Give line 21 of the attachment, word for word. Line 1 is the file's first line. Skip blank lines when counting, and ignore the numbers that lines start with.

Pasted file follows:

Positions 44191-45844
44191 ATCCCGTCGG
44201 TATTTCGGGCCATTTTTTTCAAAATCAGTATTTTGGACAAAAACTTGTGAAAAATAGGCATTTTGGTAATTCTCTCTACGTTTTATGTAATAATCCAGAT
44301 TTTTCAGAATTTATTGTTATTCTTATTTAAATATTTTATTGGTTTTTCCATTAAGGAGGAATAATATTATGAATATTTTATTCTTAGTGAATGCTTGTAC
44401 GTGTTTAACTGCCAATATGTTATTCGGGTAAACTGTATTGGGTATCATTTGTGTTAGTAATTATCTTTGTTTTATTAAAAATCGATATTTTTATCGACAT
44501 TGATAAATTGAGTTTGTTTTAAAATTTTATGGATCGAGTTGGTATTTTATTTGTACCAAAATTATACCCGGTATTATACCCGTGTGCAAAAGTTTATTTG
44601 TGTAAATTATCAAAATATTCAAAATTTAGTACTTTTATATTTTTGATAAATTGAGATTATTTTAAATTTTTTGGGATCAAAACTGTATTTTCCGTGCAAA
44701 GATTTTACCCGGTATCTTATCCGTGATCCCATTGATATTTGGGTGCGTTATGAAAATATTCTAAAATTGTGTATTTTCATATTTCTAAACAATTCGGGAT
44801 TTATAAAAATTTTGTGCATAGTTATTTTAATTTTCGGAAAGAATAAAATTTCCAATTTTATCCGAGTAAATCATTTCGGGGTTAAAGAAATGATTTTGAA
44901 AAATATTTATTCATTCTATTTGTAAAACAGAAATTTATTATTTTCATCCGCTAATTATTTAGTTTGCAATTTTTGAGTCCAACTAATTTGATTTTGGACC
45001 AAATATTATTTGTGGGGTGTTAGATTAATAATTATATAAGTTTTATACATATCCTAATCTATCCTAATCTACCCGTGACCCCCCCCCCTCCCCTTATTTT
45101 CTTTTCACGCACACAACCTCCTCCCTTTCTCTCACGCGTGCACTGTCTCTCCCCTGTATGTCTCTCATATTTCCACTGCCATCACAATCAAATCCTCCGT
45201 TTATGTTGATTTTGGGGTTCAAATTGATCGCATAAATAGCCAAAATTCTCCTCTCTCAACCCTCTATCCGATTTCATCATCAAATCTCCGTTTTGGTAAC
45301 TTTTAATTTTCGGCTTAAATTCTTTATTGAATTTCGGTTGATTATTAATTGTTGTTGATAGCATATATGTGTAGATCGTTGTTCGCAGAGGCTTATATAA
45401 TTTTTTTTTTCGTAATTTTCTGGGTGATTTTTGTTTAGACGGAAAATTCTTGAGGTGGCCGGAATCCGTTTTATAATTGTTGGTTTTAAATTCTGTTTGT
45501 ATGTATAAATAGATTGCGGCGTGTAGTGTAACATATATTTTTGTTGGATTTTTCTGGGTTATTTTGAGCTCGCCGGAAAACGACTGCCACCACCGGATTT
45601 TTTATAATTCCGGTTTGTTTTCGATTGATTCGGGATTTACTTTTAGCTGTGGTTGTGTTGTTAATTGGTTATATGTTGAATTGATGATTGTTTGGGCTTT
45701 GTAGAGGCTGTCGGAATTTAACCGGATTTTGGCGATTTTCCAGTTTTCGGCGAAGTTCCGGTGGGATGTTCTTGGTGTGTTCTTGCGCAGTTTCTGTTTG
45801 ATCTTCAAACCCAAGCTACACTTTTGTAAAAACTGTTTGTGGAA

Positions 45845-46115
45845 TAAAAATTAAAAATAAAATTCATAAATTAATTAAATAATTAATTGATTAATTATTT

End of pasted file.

45845 TAAAAATTAAAAATAAAATTCATAAATTAATTAAATAATTAATTGATTAATTATTT